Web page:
Statistics and Its Interface
Volume 2 (2009)
A propensity score approach to estimating child restraint effectiveness in preventing mortality
Pages: 437 – 447
Confounding between the child’s restraint use and driver behavior can bias restraint effectiveness estimates away from the null if survivable crashes are more common in certain restraint types. Analyzing only fatal crashes may introduce selection bias toward the null because any protective effects of a restraint type will underrepresent children in that restraint. A marginal-structural-model-type estimator suggests a 17% reduction in fatality risk for children aged 2 through 6 in child restraint systems relative to seat belts. This reduction is estimated at 22% when severe misuse of the restraint is excluded.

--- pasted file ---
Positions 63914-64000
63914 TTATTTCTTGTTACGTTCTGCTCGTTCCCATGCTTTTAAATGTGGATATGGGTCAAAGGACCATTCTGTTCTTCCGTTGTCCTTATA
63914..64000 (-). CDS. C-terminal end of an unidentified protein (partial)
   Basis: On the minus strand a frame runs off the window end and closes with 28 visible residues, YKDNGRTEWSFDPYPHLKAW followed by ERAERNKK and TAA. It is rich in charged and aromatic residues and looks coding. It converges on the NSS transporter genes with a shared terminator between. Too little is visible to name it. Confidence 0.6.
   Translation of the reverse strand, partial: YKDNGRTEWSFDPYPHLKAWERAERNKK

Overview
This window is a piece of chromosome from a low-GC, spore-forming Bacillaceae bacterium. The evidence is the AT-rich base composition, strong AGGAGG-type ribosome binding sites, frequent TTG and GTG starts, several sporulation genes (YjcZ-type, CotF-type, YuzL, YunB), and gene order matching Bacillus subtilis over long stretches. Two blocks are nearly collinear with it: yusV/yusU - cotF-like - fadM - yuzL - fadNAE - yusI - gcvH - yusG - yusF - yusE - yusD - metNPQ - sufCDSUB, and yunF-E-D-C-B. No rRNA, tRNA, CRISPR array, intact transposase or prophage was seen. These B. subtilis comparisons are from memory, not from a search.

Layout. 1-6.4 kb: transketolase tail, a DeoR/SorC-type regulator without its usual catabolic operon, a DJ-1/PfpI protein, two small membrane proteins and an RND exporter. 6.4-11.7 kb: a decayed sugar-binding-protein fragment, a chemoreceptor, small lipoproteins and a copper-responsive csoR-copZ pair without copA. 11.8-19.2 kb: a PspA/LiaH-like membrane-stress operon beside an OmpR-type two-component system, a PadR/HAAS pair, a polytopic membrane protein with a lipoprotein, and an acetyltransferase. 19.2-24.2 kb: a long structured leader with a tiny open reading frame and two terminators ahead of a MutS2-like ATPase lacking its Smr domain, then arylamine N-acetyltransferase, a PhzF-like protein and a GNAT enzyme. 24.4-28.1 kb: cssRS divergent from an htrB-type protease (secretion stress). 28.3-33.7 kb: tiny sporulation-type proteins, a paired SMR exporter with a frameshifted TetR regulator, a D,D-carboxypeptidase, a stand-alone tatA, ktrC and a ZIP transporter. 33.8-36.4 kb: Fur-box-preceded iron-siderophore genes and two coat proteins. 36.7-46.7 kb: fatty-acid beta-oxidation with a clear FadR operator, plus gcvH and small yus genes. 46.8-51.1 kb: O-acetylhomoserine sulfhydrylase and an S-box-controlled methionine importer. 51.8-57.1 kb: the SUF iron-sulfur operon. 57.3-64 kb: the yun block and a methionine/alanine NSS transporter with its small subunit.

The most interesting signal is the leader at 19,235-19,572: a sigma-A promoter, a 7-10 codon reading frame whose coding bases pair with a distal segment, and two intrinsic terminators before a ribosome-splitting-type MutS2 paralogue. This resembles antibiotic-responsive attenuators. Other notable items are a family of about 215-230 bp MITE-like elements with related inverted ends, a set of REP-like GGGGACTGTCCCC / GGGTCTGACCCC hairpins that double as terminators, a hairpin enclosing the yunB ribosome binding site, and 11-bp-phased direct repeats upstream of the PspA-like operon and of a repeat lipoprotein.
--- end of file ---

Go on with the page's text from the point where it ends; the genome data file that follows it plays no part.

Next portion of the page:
marginal structural model, selection bias, confounding, fatality, child safety seat, injury epidemiology